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Pointing From the Grave: A True Story of Murder and DNA Hardcover – April 16, 2003
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From Publishers Weekly
Weaving together cutting-edge genetics and forensic criminology, courtroom drama and multiple perspectives, Weinberg's book is an ambitious and riveting tale of crime and the science that has been developed to counter it. In 1984, Helena Greenwood, a chemical pathologist and successful executive in the burgeoning biotech industry, is sexually assaulted in her San Francisco home. Paul Frediani is eventually arrested as the primary suspect-after he is caught exposing himself to a 13-year-old girl. But following the initial arraignment, Greenwood is found viciously murdered in the front yard of her new home in Southern California. Lacking conclusive evidence, the police store Greenwood's bloodied clothing and fingernail clippings in Ziploc bags, the case is shelved and the murder goes unsolved for 15 years. Although this crime is not as sensationalistic as some, Weinberg plucks out the gripping details and fortifies her account with a crisp history of DNA, from Watson and Crick's discovery of the double helix to the pitched legal battles over the validity of DNA evidence. Weinberg (A Fish Caught in Time) is at her best when she is the beat-stomping journalist faithfully letting her well-chosen story tell itself. She is far less assured, however, with hard-hitting metaphors ("One by one, she picks up Bartick's points, then neutralizes them, as if killing mosquitoes with a giant can of Doom"), and least successful when she tries to write herself melodramatically into the story: "I have been sucked into the spinning spirals, and even if I wanted to jump out, I do not think I could." Thankfully, Weinberg rarely gets in the way.
Copyright 2003 Reed Business Information, Inc.
"An expertly told, deeply satisfying account of a rotten crime solved by chemical sleuthing." -- Kirkus Reviews
"Fascinating stuff...(a) thoroughly researched account." -- Washington Post Book World
Top customer reviews
The pleasant surprise was the book's essential structure and Ms. Weinberg's writing style. This was a true story that in many ways was written like a great crime novel. Her cast of characters had well developed personalities. Her research was meticulous. She was able to build a level of suspense when her reader already knew where she was going. Weinberg managed to maintain a level of objectivity and even a level of sympathy for the perpetrator while managing to be mindful that this person wasn't innocent.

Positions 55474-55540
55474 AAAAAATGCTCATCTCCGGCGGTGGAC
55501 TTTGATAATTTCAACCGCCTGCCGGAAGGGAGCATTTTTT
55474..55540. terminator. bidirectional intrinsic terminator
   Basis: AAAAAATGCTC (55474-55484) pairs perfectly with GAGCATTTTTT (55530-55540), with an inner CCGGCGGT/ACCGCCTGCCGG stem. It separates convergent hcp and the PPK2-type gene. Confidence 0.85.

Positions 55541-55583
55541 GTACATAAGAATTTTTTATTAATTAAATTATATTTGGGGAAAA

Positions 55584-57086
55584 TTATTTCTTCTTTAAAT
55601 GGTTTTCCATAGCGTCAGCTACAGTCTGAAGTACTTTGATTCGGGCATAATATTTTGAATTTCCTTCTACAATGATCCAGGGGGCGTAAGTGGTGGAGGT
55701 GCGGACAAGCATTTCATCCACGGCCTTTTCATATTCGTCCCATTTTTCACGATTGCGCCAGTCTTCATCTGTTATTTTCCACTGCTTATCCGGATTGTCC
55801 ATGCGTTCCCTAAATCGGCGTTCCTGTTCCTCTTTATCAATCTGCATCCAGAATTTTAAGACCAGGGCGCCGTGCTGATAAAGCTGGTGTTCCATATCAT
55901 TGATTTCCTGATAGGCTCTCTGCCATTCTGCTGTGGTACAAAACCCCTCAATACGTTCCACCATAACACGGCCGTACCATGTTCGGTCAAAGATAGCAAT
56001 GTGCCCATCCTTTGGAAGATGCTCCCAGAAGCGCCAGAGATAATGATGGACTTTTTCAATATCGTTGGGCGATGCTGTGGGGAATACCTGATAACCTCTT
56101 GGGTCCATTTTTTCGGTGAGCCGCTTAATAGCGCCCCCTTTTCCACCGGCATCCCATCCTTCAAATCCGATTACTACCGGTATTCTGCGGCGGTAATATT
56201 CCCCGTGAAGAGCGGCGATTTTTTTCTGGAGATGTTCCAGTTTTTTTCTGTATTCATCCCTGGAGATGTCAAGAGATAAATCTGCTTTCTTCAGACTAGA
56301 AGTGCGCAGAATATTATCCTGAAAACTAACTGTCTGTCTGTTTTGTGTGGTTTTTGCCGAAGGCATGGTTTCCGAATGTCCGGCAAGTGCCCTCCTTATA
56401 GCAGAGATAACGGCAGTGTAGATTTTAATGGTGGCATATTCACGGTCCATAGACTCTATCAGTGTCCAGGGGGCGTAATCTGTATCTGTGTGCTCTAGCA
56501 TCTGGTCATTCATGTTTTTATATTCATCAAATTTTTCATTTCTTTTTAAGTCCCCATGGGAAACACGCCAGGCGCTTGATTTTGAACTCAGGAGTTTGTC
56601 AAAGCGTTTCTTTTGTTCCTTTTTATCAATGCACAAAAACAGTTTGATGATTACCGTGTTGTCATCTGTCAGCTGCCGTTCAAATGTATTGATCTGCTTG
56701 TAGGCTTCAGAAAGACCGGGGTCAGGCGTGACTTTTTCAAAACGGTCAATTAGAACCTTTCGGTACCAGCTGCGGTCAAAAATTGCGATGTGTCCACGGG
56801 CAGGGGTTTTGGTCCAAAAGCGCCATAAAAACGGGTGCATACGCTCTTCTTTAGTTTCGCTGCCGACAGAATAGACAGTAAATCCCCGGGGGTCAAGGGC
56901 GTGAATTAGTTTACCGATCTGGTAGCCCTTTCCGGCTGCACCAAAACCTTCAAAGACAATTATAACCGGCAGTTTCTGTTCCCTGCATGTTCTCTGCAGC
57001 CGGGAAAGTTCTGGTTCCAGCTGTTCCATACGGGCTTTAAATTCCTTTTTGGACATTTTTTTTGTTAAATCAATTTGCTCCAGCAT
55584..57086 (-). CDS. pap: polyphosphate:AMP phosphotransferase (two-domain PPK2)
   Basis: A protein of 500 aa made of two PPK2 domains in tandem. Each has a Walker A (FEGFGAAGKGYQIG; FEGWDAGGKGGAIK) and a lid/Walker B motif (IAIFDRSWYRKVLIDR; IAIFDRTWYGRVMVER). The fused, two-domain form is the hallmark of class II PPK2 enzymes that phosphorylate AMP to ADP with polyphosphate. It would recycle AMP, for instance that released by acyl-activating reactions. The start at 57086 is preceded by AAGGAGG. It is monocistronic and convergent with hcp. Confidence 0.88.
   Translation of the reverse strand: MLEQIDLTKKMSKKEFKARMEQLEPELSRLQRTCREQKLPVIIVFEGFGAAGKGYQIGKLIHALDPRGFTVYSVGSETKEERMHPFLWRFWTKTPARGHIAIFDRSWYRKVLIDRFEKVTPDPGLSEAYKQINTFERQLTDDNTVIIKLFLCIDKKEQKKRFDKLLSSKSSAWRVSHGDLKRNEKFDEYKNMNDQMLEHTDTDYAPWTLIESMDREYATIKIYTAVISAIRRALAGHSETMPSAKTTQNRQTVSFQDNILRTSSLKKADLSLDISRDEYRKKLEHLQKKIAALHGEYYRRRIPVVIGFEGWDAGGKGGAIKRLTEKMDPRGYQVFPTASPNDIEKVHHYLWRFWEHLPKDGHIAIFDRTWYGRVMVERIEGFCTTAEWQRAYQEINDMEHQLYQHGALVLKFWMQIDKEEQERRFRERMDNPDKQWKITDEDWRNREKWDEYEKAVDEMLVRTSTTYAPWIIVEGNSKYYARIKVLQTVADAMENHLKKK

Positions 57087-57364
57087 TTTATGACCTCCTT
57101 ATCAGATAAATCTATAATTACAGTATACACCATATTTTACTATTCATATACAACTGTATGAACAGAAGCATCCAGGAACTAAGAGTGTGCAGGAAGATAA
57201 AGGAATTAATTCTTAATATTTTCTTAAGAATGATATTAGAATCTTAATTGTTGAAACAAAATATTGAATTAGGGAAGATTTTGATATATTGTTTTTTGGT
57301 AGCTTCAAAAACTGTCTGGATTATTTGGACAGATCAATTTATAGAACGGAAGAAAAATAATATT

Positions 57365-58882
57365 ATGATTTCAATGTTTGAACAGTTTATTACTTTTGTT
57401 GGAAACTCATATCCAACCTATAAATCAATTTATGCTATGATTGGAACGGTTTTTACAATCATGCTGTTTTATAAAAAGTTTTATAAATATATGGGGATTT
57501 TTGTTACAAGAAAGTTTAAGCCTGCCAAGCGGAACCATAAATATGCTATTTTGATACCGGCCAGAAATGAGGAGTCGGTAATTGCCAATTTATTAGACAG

As for my own reaction to this story, I became almost immediately hooked. There was almost a creepy aspect here as I had stayed at a hotel no more than 2 blocks from the scene of the crime last October. Her descriptions were so intensely visual that I almost felt like I was in Del Mar witnessing the crime scene first hand. I kept thinking that this all seemed so surreal. On a certain level I kept thinking the title could have been Murder In Paradise.
This book was researched very thorougly and many people who were involved closely to the victim, perpetrator, or the investigations conducted were interviewed at length.
Of course, as the title implies, the victim was indirectly responsible for nailing her murderer 15 years after the fact. While there is a certain irony in that, by no means is that the whole story.
I read this book in slightly over 3 hours. Usually I don't speed read when I'm reading for pleasure, but it was so compelling I just couldn't wait to move forward.
Be forwarned that I only review books that I really like or really detest. I absolutely loved this one.
Weinberg intercuts her murder story with visits to labs and descriptions of the history of DNA going back to before Watson and Crick. One of Weinberg's digressions is to the Innocence Project, which has used DNA evidence to free wrongly convicted prisoners. The Project's efforts have shown that courts and juries are more badly flawed than anyone had previously suspected, and have increased the importance of DNA for fair legal investigation. But the useful digressions in _Pointing from the Grave_ all hang on the story of Greenwood's murder, and that story is very well told indeed. In 1998, an investigator found Greenwood's fingernail clippings taken at the autopsy, and thought that perhaps under the fingernails would be skin samples for investigation. When Greenwood had been murdered, such evidence was useless; fifteen years later, it provided the basis for the arrest of a charming sociopath who at the time of the murder had had been out on bail for sexually assaulting her. His lawyer attempted to use the defense that the science was untested, to "persuade the jury it was voodoo," but in 2001, juries had heard enough about DNA successes, and prosecutors had had enough experience with demonstrating the reliability of such evidence, to make a difference.
Weinberg has interviewed many of the scientists whose work she mentions, and has had jailhouse interviews with the accused. She has become friends with his family, who are sad figures ("they were the essence of the American suburban family") trying to understand how a nurturing and non-abusive upbringing could have turned out so. There are vital portraits of all the players at the trial here, and a summary of the proceedings that is exciting. Unforgettable is Greenwood's father; he was proud of his science-inclined only child, and devastated by her death. "There's enough sadness in the world," he said, "without people killing each other." He compared it to stones thrown in a pond, "... the ripples as they grow outward bring misery to everyone." When he said this, prostate cancer was painfully killing him in England, but he had hung on to life for years hoping to have his daughter's death resolved. He heard the verdict relayed to him by telephone, and died only hours later.